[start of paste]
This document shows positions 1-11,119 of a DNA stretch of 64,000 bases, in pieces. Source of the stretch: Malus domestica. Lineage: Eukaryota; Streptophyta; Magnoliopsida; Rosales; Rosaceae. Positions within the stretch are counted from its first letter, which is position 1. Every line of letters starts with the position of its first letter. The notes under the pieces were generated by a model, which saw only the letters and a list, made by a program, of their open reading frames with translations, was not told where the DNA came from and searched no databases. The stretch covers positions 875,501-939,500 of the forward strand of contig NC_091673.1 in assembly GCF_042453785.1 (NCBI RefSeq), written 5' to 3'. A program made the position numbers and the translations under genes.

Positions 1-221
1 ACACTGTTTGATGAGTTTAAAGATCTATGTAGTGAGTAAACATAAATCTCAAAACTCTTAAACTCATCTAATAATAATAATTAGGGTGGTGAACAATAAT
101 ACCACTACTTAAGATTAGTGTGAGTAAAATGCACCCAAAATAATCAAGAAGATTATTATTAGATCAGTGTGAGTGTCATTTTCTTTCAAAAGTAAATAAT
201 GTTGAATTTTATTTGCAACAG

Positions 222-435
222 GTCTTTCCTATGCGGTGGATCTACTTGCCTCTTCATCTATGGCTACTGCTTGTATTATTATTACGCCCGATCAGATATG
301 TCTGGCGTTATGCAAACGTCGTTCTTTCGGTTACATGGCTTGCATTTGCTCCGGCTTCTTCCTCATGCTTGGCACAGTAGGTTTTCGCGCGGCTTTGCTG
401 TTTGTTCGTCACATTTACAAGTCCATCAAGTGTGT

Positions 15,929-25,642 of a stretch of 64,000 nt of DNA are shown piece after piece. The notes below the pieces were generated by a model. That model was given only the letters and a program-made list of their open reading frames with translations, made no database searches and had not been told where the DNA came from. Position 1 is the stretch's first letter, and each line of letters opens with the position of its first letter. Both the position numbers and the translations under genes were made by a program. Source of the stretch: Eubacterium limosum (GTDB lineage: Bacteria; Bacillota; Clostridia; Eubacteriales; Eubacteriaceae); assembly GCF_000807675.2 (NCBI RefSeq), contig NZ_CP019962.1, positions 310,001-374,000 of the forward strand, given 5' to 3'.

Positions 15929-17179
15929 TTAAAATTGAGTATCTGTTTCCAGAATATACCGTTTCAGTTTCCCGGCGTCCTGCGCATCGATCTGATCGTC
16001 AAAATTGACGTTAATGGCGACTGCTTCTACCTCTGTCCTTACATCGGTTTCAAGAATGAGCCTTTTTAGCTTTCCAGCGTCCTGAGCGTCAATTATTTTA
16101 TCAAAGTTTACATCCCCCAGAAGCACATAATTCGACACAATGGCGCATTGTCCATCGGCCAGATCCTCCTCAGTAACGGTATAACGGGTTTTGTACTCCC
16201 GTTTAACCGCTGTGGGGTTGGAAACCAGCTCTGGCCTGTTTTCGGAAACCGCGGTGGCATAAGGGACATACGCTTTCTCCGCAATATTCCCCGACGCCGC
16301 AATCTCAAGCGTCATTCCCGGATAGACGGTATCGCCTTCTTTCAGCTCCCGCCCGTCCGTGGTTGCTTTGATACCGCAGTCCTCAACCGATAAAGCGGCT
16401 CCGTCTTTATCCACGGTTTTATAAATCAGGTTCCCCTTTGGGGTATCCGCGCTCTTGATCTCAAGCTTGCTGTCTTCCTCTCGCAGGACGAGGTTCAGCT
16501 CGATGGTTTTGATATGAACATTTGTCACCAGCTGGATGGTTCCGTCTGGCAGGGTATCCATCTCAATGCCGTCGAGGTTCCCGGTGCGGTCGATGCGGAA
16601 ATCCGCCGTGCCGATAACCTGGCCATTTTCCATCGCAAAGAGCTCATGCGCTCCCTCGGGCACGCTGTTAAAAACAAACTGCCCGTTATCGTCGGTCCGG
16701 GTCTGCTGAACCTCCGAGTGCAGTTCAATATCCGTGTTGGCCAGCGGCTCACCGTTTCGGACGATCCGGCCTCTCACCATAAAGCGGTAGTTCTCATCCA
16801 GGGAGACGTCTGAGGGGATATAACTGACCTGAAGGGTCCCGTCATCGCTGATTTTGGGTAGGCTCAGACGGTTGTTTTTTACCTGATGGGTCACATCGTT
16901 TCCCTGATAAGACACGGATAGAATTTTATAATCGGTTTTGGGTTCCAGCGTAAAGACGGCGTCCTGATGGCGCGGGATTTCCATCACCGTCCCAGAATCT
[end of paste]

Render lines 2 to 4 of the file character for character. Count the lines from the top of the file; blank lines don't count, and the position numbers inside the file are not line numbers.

Positions 1-221
1 ACACTGTTTGATGAGTTTAAAGATCTATGTAGTGAGTAAACATAAATCTCAAAACTCTTAAACTCATCTAATAATAATAATTAGGGTGGTGAACAATAAT
101 ACCACTACTTAAGATTAGTGTGAGTAAAATGCACCCAAAATAATCAAGAAGATTATTATTAGATCAGTGTGAGTGTCATTTTCTTTCAAAAGTAAATAAT